Gold held steady on Monday after its biggest weekly loss in a month, but the metal was still at the risk of falling back below $1,200 an ounce as investors fretted over the impact of a US stimulus tapering.
Prices were supported in thin Asian trading as holdings of SPDR Gold Trust, the world's largest gold-backed exchange-traded fund, rose 5.40 tonnes to 814.12 tonnes on Friday - the first inflow since Nov. 5.
"There seem to be subtle shifts in sentiments for more bullishness after $1,200 was broken," said Joyce Liu, an investment analyst at Phillip Futures Pte Ltd. "However, the upside is limited due to year-end holiday season and with prices now treading close to $1,200, a break below that level may shift market sentiments back to bearishness."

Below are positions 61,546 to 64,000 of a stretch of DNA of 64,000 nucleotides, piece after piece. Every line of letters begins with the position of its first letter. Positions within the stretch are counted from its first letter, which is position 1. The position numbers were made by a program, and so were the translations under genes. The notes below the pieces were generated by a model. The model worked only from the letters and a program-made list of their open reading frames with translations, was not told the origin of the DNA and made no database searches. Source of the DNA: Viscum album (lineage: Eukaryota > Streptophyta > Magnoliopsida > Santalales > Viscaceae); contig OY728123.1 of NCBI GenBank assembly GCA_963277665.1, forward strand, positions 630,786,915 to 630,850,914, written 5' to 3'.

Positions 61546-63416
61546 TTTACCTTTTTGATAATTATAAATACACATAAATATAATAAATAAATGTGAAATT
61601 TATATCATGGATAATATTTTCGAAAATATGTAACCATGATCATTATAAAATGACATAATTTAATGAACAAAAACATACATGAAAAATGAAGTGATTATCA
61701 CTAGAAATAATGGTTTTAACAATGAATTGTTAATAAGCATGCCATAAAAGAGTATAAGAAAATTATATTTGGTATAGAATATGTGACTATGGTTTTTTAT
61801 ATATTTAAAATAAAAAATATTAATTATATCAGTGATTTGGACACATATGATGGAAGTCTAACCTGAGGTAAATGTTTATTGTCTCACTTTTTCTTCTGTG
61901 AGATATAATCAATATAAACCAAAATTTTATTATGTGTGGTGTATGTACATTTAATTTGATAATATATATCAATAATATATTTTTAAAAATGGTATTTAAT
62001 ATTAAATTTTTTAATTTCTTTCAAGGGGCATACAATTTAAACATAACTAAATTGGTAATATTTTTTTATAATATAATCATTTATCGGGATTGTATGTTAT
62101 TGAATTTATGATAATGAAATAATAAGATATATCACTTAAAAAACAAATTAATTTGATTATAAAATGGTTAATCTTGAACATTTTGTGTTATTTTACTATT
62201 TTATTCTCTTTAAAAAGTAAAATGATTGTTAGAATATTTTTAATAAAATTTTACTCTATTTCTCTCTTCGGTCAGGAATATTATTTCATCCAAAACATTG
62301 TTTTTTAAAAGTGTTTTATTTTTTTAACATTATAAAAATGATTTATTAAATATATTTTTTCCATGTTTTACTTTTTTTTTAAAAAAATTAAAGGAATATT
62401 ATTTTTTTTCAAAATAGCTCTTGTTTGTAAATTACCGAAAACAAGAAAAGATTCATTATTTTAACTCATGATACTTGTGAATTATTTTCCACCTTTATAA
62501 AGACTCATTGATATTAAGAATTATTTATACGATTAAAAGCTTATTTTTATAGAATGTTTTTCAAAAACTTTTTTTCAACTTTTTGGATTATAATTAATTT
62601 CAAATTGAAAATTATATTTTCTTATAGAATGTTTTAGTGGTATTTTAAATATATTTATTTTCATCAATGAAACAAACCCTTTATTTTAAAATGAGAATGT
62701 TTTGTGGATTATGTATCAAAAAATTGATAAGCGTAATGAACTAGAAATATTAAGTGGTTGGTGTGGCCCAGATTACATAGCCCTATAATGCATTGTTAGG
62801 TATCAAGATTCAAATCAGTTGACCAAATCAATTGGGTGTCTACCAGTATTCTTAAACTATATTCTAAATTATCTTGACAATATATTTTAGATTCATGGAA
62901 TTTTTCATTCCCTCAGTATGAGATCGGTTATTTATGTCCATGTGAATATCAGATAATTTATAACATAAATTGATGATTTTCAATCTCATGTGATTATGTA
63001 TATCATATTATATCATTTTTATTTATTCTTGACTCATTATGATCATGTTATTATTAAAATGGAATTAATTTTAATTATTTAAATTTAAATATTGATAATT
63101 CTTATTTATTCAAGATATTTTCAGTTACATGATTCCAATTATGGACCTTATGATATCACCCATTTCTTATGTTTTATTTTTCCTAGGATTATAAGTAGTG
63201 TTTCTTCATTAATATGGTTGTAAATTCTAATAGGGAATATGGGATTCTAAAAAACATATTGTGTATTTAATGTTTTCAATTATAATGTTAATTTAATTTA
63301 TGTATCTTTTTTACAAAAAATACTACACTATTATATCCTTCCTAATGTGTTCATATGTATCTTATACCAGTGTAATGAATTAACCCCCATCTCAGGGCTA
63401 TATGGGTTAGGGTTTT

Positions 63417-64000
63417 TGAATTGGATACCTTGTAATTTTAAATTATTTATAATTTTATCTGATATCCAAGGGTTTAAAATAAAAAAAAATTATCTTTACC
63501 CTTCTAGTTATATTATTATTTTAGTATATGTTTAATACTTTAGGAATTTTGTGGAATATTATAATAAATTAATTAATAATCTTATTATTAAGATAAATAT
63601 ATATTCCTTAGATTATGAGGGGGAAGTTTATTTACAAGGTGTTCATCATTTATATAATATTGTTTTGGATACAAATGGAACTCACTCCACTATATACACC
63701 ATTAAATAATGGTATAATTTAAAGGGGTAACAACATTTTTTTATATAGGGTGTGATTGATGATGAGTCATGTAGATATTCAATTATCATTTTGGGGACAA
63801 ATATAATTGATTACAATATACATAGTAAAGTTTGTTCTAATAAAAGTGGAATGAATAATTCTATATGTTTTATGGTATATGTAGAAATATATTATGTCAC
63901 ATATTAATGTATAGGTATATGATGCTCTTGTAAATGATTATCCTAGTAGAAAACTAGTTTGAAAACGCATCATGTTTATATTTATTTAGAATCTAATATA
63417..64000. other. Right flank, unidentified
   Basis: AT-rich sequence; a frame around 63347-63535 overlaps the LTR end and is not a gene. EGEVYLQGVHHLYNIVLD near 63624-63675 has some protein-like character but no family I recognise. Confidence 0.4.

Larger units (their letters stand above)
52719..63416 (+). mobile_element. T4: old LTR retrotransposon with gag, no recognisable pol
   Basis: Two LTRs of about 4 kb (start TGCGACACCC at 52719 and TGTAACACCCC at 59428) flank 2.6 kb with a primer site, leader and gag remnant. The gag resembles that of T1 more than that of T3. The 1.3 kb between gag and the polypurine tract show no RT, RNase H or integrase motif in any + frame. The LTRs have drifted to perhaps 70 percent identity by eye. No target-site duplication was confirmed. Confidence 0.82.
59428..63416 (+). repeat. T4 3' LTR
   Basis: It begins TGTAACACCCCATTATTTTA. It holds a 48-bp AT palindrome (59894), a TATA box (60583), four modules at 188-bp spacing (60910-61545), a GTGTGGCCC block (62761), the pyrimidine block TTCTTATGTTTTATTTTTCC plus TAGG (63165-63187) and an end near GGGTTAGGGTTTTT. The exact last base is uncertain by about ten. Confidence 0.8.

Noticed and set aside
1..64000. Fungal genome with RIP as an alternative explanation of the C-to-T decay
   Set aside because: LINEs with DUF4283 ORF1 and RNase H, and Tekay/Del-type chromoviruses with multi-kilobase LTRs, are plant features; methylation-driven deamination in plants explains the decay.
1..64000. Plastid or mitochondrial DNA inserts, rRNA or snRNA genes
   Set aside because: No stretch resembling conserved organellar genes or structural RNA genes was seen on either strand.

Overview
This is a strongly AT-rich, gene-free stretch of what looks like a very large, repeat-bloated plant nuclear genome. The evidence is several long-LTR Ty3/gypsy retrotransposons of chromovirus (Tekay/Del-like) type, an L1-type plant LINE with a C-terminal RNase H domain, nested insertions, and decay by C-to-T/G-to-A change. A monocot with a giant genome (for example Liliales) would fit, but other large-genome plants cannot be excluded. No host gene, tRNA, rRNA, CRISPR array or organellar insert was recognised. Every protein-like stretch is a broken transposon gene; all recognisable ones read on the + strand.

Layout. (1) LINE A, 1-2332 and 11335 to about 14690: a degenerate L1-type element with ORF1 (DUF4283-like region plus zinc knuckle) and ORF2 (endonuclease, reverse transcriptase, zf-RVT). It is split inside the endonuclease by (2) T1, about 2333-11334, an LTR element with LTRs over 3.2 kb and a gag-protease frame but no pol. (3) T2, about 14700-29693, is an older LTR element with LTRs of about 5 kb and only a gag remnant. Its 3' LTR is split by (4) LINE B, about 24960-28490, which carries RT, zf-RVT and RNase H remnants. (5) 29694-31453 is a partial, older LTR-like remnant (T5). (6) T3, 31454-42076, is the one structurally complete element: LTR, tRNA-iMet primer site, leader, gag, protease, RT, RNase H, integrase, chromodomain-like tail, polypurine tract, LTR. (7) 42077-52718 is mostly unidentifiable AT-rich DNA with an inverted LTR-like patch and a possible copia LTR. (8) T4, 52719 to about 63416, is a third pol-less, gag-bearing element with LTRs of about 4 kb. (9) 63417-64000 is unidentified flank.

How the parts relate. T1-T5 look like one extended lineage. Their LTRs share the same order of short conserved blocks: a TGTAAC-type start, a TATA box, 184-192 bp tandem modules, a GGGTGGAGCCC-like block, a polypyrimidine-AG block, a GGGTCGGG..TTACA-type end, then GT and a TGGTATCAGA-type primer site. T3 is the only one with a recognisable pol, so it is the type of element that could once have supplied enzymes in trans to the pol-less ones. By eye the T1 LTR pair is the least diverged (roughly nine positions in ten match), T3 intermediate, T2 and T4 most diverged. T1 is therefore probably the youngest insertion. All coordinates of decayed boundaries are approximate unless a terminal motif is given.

Spot gold eased 0.1 percent to $1,201.25 an ounce by 0328 GMT. It rose 1 percent on Friday on short covering after losing 4 percent in the previous three sessions.
Gold fell 3 percent last week after the Fed said the U.S. economy was strong enough to scale back its massive bond-buying stimulus, winding down an era of easy money that saw gold rally to an all-time high of $1,920.30 an ounce in 2011.
The metal has fallen nearly 30 percent this year on fears that a scale back of stimulus would hurt its inflation-hedge appeal.
The decline this year is gold's biggest fall in 32 years.
Physical demand picked up in Asia as prices fell towards $1,200 last week but not to the same level seen during earlier price drops this year.
Volumes traded on the Shanghai Gold Exchange on Monday were lower than last week's as buyers waited to see if prices could drop further. Premiums remained stable at $16 an ounce.